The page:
Israel is a natural ally of America—conservative America, at least. As Ari Fleischer notes, Israelis and Americans are “free, independent, capitalistic, and tolerant.” Unfortunately, the association with Israel cements in the minds of America haters a loathing of moral and material superiority. Malignant tumors like Iranian President Mahmoud Ahmadinjad, who cheerily announce their ill designs on the good guys (if I may be so old-fashioned), demand to be dealt with harshly. At the least, we must reach consensus on the threat they pose to us. Hagel, however, has at various times been conspicuously silent on Hezbollah, Hamas, and the Palestinian Authority’s designations as terrorist organizations, all clients to some extent of Iran’s mullah-ocracy.

George Gilder released a book a few years back called The Israel Test. I haven’t read it yet. Odds are good it’s packed cover to cover with brilliant insights like Men and Marriage and Wealth and Poverty, which I am reading now. But from what I gleaned from an interview Gilder gave to Dennis Prager when the book came out, he argues that Israel is a moral litmus test. The unchecked envy of Israel and Jews’ entrepreneurial success—particularly socialism and anti-Semitism—commits those people to suffer and to fail. The Nazis’ and Palestinians’ moral bankruptcy couldn’t be more self-evident; their feverish warmongering doomed them not just on the battlefield, but in the competition for cultural grace and distinction. Germany reformed while the Palestinians subsist on hate and the meager patronage of a bloated, poor, and angry Muslim world. Socialism also, how it dehumanizes creators of wealth and yet relies on them to fund dependency schemes, stands basic morality on its head. If you don’t see the injustice of organizing society around acquiescence to regular theft, your judgment on everything else is suspect.

Hagel’s aggressive neutrality on the Middle East conflict as a senator does not inspire confidence. His comments and inaction betray a lack of clear moral discernment that, in this and other venues, will further alienate allies and embolden the bad guys. I don’t want a warmonger for Defense Secretary. I want someone who accurately perceives good from bad. That may be asking for too much from a member of Obama’s Cabinet.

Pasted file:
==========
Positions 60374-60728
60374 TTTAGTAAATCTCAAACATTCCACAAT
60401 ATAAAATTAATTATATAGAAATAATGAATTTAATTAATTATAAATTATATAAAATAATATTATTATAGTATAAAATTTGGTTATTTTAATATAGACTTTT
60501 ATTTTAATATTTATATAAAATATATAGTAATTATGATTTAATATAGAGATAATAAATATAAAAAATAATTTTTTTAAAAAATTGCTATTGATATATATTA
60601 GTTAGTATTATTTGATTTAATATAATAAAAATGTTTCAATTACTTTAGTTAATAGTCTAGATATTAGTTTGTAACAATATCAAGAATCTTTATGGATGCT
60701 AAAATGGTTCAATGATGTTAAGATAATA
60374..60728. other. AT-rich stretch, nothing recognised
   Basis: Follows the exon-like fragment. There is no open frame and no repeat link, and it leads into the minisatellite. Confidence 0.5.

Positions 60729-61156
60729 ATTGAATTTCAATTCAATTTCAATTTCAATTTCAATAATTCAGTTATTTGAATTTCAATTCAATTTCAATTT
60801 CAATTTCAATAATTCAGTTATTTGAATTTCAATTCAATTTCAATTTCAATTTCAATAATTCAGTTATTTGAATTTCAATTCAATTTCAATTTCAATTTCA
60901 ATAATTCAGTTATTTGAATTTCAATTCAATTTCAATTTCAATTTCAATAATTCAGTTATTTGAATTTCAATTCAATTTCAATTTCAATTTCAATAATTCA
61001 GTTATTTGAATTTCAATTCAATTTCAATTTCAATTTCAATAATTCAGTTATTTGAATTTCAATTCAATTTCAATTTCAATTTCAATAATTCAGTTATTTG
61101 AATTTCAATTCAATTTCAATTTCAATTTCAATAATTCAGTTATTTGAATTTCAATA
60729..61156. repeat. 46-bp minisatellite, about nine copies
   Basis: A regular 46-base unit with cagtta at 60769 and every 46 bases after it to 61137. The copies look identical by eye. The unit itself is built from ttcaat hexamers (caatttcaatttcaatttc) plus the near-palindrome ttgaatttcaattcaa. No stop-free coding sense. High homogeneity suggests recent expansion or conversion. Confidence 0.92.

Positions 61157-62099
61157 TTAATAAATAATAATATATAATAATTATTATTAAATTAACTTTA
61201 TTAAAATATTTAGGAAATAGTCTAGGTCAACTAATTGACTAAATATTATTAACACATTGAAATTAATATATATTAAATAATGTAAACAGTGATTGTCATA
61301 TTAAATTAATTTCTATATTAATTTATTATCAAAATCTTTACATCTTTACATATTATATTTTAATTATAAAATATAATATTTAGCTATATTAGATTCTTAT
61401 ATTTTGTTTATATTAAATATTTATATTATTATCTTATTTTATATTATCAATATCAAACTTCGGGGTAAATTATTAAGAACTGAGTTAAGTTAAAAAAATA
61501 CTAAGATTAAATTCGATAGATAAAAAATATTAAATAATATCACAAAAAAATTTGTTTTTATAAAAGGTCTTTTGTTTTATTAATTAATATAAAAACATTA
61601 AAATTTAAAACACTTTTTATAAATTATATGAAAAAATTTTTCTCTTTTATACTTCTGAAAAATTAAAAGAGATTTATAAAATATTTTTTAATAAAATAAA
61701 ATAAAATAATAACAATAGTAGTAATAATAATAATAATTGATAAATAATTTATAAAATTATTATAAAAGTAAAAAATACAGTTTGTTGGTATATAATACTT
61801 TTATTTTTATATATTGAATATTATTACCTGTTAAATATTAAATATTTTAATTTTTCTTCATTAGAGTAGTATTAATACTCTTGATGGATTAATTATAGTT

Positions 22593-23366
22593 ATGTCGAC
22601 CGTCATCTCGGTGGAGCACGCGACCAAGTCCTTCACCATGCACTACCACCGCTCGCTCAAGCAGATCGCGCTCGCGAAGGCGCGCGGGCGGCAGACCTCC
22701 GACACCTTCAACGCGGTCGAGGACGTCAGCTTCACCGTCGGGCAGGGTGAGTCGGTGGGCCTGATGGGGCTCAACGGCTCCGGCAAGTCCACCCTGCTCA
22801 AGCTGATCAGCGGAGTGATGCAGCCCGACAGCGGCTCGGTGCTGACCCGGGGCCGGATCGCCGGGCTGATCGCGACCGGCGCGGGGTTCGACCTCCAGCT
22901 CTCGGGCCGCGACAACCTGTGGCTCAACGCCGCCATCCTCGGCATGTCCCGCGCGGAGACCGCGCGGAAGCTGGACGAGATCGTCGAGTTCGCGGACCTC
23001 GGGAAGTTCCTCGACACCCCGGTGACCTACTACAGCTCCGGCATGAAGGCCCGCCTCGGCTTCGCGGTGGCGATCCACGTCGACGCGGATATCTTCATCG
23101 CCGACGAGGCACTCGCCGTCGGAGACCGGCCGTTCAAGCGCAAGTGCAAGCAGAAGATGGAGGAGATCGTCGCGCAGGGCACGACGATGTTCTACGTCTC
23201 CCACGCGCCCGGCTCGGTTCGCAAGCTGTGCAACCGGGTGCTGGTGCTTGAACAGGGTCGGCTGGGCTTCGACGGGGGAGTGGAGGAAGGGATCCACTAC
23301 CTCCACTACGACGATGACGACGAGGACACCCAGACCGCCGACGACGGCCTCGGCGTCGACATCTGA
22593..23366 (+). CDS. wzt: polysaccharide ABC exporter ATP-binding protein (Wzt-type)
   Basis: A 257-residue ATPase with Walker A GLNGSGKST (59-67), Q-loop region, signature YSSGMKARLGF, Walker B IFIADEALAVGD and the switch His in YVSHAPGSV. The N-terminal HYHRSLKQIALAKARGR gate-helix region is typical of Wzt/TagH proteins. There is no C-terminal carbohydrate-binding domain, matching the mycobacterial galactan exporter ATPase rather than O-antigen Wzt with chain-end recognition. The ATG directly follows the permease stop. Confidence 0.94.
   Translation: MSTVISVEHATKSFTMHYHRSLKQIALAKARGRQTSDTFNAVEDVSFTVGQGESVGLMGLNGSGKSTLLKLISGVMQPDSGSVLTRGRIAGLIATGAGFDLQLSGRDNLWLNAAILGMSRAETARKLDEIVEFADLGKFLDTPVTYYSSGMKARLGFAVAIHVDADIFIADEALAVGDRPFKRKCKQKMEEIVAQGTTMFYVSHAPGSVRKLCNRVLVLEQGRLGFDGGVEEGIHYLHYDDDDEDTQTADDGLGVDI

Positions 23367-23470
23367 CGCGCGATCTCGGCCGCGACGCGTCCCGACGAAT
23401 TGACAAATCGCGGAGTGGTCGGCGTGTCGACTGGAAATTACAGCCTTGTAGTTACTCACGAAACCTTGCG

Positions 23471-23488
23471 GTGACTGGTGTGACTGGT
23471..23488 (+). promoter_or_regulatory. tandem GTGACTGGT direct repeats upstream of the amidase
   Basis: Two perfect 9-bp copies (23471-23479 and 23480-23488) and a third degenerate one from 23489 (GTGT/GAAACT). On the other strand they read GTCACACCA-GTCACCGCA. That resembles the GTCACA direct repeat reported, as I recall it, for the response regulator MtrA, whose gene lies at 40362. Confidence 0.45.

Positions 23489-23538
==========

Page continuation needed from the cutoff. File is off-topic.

Cross-posted at the Red Pill Report.

Tuesday, January 15, 2013

Bill of bads

An alarming number of our countrymen are bent on self-destruction. They have abdicated responsibility for themselves to “experts,” over-credentialed technocrats who see in America’s breadth and diversity an equation that can and should be simplified for the sake of “efficiency.” Paradoxically, they are also seduced by libertine sketches of morality that presume to cast off the chains of an authoritarian past. Taken together, they are a bill of bads: on the one hand, reduction of the human spirit into a managed system, dense with self-righteous regulators and apparatchiks; on the other hand, a lifestyle unthreaded from nature and virtue by a vicious, undiscerning relativism.

I’m sympathetic to the libertarian argument, which recognizes the futility of “legislating morality.” But then I’m reminded that my neighbors’ poor choices affect not just him, but also me. Living in isolation is no answer, at least not for those among us who aren’t survivalists; “no man is an island” applies to most of us. As long as people still provide goods and services that I am able to buy, I am still better off despite suffering my neighbors’ sin and stupidity.

What to do about the foolish neighbor? As autonomous as these apartment walls and fenced-in yards make us feel, outsiders’ poor choices reach in and affect us all the time. The law does, and should, play a role here. Law by its nature is coercive. A society without an enforcement mechanism, like the law, to maintain some degree of cohesion will die out. To paraphrase James Madison: If men were angels, they would need no law.

There is no bridging the gap between coercion and freedom; we can only escape it, hopefully to new provinces where opinion is settled on the ends worth putting freedom to work for. As I argued in “Herem,” ancient Israel drove the Canaanites out of the Promised Land because the Canaanites practiced sexual idolatry and ritual human sacrifice, incompatible with the God’s commandments. Such radical disagreement isn’t tolerable from either perspective. There may come a time when we reach that level of disagreement in America. Crime itself does not endanger a culture, but absence of consensus on what is crime does.

Saturday, January 12, 2013

Odds and ends 1/12/2013

I’m going to take a break from this blog. I’m drained and I need to focus on my other interests. As Bilbo Baggins said: “I want to see mountains again, mountains Gandalf! And then find somewhere quiet where I can finish my book.”

On that note, here’s Peter J. Leithart of First Things on writing a book:

Writing a book is like groping through a cave that no one else has explored or ever will, because you create the cave as you go. When it’s all done I can’t remember how I got through all the tunnels to emerge, blinking, into the sun. Once the book is published, readers will (I hope) be able to follow my simplified map. What they won’t see are all the blind alleys I tried out along the way.


And then there are the little thrills of discovery that occur only during writing. Fictional characters and events take on a life of their own and evade the author’s every effort to control them. Non-fiction has its own pleasures. Writing a sentence making one point, an apparently unrelated point comes suddenly to mind (from where?), and it’s as if you broke through a rock pile and discovered another cavern to explore.